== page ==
Lets call my home router 'HomeAP' and the network brdge (OpenWRT) in the far end of the building as 'Repeater' connected via wifi. Both have different SSID and my rPi is connected to the Repeater via ethernet cable. Although the wifi signal from HomeAP is a lot stronger, i am able to connect to both SSIDs where i usually have to connect to Repeater in order to interact with the rPi via SSH. Due to the weak signal, the connection is usually slow and get disconnected fairly often which can be really annoying.

MyComputer >>(wlan0)>> HomeAP >>(wifi/bridge)>> Repeater >>(eth0/LAN)>> Raspberry Pi

I am running Debian on my computer and the rPi is on Raspbian while HomeAP is on stock (busybox) firmware. At the moment i need to disconnect myself from HomeAP and connect to Repeater wifi in order to SSH into rPi. Hopefully i can improve this experience and be firmly connected to the Raspberry Pi.
How can i connect to the rPi that is located between 2 routers from or through HomeAP (better stabled connection from stronger wifi signal) and if there is any better configuration that i should look up into?

  • Sounds like HomeAP and Repeater have address in different ranges. Can you confirm? It would be best if HomeAP had something like and Repeater had something like This way, all computers are in same network range 192.168.1.x and can communicate with each other. I suspect currently they have two different ranges, or you may need to forward port 22 on your repeater. – geoffmcc Jan 26 '15 at 19:12
  • Also, make sure if your using dhcp to assign ip on Repeater, it too is assigning addresses in same range. So using my above examples, dhcp on Repeater should be set to assign in the 192.168.1.x range. – geoffmcc Jan 26 '15 at 19:22
  • yes that is correct when i am connected to HomeAP where the IP is the IP for Repeater is set to However, when i connect to Repeater its IP is (Repeater) – harayz Jan 26 '15 at 19:23
  • There is your problem. Repeater gives pi an ip address in different range. I wrote up an answer. – geoffmcc Jan 26 '15 at 19:36

Your repeater needs to assign addresses in the same range. Go to router to setup, you should be familiar if you made it this far.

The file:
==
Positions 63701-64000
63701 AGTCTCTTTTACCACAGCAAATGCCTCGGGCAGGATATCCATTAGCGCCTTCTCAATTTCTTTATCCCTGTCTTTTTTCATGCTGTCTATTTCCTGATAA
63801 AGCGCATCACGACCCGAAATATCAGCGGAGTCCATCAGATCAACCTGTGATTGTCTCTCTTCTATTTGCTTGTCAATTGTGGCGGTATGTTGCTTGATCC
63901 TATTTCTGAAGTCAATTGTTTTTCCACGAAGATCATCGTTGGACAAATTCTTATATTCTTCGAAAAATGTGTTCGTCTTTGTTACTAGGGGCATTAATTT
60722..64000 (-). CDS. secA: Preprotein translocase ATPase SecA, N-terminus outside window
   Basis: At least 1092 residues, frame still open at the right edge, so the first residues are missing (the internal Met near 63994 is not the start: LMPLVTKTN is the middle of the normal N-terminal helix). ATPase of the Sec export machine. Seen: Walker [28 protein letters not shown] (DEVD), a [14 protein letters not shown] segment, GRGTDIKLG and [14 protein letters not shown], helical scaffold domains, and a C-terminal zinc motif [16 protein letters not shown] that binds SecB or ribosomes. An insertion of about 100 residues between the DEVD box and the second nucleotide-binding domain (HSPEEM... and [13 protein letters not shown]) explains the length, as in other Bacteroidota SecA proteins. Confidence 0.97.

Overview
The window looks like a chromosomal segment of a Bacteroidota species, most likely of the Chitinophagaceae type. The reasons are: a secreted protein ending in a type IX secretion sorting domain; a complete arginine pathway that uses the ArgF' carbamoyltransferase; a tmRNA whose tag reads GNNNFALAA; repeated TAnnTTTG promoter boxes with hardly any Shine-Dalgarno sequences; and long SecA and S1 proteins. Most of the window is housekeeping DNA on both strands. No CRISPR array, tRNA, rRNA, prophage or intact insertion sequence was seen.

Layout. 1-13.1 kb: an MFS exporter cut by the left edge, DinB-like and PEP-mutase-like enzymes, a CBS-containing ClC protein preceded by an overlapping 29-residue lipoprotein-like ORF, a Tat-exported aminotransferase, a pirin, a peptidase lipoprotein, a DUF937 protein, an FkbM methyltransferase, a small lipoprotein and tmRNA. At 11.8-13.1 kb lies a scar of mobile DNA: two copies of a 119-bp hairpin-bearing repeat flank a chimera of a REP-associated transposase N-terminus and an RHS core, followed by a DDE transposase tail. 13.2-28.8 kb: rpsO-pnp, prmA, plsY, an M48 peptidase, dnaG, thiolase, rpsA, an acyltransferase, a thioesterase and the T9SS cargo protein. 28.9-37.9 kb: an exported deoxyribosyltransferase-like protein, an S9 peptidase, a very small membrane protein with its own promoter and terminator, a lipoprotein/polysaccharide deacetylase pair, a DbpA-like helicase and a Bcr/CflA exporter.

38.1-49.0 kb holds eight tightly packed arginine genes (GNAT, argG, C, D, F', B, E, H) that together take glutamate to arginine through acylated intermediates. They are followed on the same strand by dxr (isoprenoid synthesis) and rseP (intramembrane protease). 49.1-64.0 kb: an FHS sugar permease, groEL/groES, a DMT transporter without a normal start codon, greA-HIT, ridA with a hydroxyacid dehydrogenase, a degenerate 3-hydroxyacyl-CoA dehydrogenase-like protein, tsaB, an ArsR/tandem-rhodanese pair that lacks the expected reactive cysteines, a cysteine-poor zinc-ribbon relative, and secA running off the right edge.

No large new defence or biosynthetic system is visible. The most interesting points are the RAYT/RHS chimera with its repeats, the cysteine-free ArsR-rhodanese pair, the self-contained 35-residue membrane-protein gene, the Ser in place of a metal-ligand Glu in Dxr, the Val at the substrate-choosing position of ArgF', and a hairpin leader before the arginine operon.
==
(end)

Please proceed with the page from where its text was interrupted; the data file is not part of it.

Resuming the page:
I would set dhcp to assign and up on Repeater, just to be sure it don't assign same ip twice once on HomeAP and once on Repeater (but I don't think it would anyways), just a precaution.

You may also get away with forwarding port 22 on the Repeater to the Pi address and then just ssh in with


And it just might forward it to the pi

Were it me though, I would just update dhcp so all devices are in same range, so they can all talk to each other.

Edit: just to be clear, your HomeAP is probably assigning addresses with dhcp starting at

So if you set your repeater to assign starting at

Anything on HomeAP will have address ending in 100 range whereas anything connected to Repeater will have an address ending in 200 range.

You probably want your pi to have a static address though, but still setup the Repeater dhcp as instructed

| improve this answer | |

Depending on how HomeAP communicates with Repeater (if so), you might consider using only 1 DHCP server. Connecting the 2 devices together could be the best solution if it's possible to do so. Doing that you can use only 1 SSID and wireless connection should (or may) switch automatically.

Also, if SSH connection through internet is an option for you, it could be an easy workaround.

| improve this answer | |

Given that you gave your rPi a name you could simply use the name. For example, if the rPi is connected for sure to your network then it is simply ssh pi@raspberry.local That should work in that configuration.

I have the same setup at home where I have a repeater and the rPi connected to the router and sits far. I just use ssh pi@raspberry-pi.local and provide a password then smooth as butter.

To set a name to your pi you could always visit sudo raspi-config

Hope that helps.

| improve this answer | |

It sounds to me that you are confused by some networking equipment.

A repeater is not connected to Ethernet and just rebroadcasts a Wi-Fi signal it can receive. It is a layer 2 device and doesn't have anything to do with layer 3 or higher. It does usually have an IP address (layer 3) so you can configure it in a web interface.

It seems like you are using this device as some kind of wireless bridge (opposite of an access point). It picks up a wireless signal and you connect to it via Ethernet (as in the scheme with the >> ). Still, this should be a layer 2 device and it shouldn't mess with IP unless for configuration.

I suggest you verify the configuration of your wireless bridge. More information about this setup in OpenWRT can be found at http://wiki.openwrt.org/doc/recipes/bridgedclient

It is generally a bad practice to have multiple DHCP servers in a small network.

Also, make sure your Raspberry Pi has a static IP address. An example of this configuration (in /etc/network/interfaces):

auto eth0
iface eth0 inet static
| improve this answer | |

Not the answer you're looking for? Browse other questions tagged or ask your own question.